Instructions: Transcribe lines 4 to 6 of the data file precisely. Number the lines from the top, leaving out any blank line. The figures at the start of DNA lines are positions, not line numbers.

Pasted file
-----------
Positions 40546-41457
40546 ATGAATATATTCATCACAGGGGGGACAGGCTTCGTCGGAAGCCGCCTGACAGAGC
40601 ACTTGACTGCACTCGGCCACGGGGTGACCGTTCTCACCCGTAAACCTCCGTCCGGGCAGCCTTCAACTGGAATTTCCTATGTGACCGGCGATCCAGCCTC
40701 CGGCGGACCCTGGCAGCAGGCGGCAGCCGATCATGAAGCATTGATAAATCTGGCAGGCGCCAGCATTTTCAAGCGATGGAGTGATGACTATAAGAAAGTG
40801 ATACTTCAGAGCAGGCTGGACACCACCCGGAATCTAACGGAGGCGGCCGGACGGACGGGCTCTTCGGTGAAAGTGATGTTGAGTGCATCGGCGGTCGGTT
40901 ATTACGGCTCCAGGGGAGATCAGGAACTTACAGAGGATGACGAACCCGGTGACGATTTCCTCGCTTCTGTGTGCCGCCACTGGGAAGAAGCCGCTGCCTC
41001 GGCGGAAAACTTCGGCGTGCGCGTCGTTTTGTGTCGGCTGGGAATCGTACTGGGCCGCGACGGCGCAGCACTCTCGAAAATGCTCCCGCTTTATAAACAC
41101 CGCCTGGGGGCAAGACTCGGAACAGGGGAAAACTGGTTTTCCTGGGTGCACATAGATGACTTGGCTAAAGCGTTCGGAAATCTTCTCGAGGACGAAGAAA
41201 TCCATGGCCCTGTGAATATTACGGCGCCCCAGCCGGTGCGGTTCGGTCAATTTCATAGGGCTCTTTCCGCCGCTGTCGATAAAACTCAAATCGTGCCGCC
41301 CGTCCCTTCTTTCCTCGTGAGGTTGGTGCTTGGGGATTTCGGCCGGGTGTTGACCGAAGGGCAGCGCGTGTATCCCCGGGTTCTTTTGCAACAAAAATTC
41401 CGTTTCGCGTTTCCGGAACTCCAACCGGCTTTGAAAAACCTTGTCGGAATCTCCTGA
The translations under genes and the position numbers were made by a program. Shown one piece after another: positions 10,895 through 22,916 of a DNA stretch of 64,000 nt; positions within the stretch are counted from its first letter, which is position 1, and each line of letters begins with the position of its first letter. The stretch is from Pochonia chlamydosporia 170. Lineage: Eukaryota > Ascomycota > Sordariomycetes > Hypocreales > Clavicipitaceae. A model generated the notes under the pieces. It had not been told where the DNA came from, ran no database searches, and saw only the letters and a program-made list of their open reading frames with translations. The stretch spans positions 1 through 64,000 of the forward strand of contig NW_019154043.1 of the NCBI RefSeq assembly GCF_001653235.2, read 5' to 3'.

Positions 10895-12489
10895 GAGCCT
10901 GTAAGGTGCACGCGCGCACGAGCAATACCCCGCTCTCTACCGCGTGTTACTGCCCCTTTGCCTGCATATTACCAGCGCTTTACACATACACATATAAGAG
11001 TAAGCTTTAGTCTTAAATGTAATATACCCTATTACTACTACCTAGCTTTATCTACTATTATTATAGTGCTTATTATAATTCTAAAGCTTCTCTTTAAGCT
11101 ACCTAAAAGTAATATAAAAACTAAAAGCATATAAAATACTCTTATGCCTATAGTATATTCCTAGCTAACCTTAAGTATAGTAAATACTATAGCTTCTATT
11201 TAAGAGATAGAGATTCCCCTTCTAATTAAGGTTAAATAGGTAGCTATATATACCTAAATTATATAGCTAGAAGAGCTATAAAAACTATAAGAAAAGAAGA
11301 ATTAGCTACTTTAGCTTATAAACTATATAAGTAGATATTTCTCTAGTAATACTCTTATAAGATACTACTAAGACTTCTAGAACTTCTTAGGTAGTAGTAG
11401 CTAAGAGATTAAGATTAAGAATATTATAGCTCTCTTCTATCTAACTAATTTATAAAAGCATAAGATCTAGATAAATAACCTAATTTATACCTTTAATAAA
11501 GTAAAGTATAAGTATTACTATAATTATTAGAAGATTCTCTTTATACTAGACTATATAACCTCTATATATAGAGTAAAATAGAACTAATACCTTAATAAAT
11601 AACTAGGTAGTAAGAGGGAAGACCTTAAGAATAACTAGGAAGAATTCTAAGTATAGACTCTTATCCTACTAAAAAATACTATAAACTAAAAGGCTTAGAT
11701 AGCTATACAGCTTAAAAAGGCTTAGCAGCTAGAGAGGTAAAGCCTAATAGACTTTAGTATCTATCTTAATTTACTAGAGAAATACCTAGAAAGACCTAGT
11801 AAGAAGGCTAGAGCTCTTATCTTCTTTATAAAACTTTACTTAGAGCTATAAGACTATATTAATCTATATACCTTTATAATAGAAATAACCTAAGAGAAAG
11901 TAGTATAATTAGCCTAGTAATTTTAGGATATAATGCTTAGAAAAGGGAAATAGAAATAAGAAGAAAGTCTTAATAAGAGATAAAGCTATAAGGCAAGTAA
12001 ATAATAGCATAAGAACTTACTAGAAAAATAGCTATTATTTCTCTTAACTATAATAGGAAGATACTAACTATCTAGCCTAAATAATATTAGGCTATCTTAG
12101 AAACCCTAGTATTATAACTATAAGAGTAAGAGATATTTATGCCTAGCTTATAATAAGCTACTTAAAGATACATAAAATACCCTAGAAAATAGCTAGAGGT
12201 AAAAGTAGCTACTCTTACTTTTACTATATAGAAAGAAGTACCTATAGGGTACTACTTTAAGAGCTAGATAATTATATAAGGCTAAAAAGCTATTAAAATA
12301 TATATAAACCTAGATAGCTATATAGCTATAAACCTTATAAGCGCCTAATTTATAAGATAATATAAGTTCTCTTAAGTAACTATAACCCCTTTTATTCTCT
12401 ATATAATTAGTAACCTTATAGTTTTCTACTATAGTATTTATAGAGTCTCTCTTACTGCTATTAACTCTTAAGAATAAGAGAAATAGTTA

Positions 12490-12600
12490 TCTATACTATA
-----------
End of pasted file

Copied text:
40701 CGGCGGACCCTGGCAGCAGGCGGCAGCCGATCATGAAGCATTGATAAATCTGGCAGGCGCCAGCATTTTCAAGCGATGGAGTGATGACTATAAGAAAGTG
40801 ATACTTCAGAGCAGGCTGGACACCACCCGGAATCTAACGGAGGCGGCCGGACGGACGGGCTCTTCGGTGAAAGTGATGTTGAGTGCATCGGCGGTCGGTT
40901 ATTACGGCTCCAGGGGAGATCAGGAACTTACAGAGGATGACGAACCCGGTGACGATTTCCTCGCTTCTGTGTGCCGCCACTGGGAAGAAGCCGCTGCCTC